As “The Golden Bachelor” makes history for the popular TV franchise, it raises the question: What are the benefits of staying fit in your golden years?
Harry King, a corporate trainer for Planet Fitness in Greenville, South Carolina, knows a thing or two about keeping the older generation in shape.
The 81-year-old instructor has been a fitness fanatic since he was a kid, he told Fox News Digital in an interview — and he said he vowed to live a life without physical restraints.
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“I made a commitment to myself to never not do something because I wasn’t in shape to do it,” he said.
The aging population, said King, faces the risk of brittle bones, muscle loss and endurance depletion.
“My brother-in-law fell and cracked his ribs and died in the hospital,” he said. “He was 91.”
Not only does working out strengthen muscles, it also helps improve brain cell activity, according to King.
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“It helps with our balance and our strength,” he said. “It helps us do the everyday activities that we like to do, whether that’s walking, housework or lawn maintenance.”
Added King, “I love getting on the floor with the grandkids and playing with them. It’s great to be fit, so you can do things … the small things in life that make a big difference.”
In the two years that he’s worked with Planet Fitness, King has helped clients of all ages, he said.
For people in older age groups, he suggests starting out slow and building a fitness foundation from there.
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“We have plenty of time to get fit, as long as we stick with it and [are] consistent with our workouts,” he said.
“We’re not trying to be muscle builders; we’re just trying to have great lifestyles.”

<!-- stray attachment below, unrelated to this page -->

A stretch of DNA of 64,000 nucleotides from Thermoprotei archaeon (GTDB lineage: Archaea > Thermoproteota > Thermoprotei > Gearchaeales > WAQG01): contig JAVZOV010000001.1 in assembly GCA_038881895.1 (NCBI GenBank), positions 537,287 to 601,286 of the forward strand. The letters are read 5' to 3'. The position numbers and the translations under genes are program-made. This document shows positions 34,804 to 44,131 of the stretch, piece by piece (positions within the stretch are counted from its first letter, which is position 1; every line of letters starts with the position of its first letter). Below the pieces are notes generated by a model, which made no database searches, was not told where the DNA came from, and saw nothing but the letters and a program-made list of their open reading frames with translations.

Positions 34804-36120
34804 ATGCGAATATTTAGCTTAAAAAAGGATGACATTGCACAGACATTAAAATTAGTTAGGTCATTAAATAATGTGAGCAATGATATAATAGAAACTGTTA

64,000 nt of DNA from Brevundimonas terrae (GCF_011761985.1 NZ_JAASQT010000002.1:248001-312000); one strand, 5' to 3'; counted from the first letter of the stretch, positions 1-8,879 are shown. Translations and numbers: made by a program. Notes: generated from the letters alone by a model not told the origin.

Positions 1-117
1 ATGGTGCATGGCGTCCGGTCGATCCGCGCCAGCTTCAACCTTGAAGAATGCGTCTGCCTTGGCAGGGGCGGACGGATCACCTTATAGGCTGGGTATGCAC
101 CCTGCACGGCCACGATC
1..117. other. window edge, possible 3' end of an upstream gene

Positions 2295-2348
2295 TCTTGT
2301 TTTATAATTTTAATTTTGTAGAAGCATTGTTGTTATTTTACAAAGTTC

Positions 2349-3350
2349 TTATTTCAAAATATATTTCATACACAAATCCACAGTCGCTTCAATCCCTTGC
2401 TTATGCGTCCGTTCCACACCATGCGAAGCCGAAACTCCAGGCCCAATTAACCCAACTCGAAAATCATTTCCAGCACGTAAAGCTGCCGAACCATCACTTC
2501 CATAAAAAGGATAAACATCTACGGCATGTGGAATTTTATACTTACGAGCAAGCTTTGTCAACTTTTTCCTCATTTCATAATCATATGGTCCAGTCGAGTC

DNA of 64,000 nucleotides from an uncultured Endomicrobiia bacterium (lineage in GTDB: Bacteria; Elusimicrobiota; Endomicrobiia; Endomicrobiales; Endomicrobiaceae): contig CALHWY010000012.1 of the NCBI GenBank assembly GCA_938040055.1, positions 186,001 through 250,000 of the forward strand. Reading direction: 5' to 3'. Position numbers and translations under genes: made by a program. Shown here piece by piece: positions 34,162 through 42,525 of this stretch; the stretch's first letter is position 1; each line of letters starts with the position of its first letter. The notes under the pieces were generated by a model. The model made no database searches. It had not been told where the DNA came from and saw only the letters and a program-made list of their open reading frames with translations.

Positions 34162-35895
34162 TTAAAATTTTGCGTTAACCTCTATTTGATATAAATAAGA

King emphasized the importance of understanding the correct technique and using the right equipment.
“Whether you’re lifting weights or using dumbbells or machines, whatever you’re doing, make sure you’re doing it right,” he advised.
“Don’t try to lift too much weight.”
The process of getting fit, he said, involves the same core components for all ages: It’s about figuring out goals and pinpointing limitations.
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But for seniors, King recommends low-intensity, steady-state (LISS) cardio, which involves workouts of lower intensity for longer periods of time.
These low-impact exercises are easy on the joints and are designed to be completed at about 65% maximum effort, according to the Planet Fitness website.
Low-impact workouts target different areas of the body than high-impact workouts, helping to prevent future injuries and ease newcomers into a routine.
Some recommended low-impact workouts include walking, stationary biking and rowing.
Working out with a partner or friend is a good way to build accountability, King advised.
King, who has two grandchildren, said fitness has given him a better “frame of mind” throughout his marriage of nearly 60 years.
“My wife supports me when I kayak or hike across the state,” he said.
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“My fitness journey has kept her involved.”
“She supports me in all this stuff,” he added. “That’s helped strengthen our bond.”
King expressed his excitement for “The Golden Bachelor” as a means of showing the public that seniors don’t have to sit back and slow down.
“I think it’s going to inspire a lot of people in their older ages to get up and get off the sofa,” he said. “There’s a lot of life to live.”
The personal trainer said he hopes to inspire his older clients to do the same.
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“It’s never too late to start on your fitness journey,” he said. “Don’t think you’re too old.”
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He added, “It brings so many benefits, and I hope people will realize that.”
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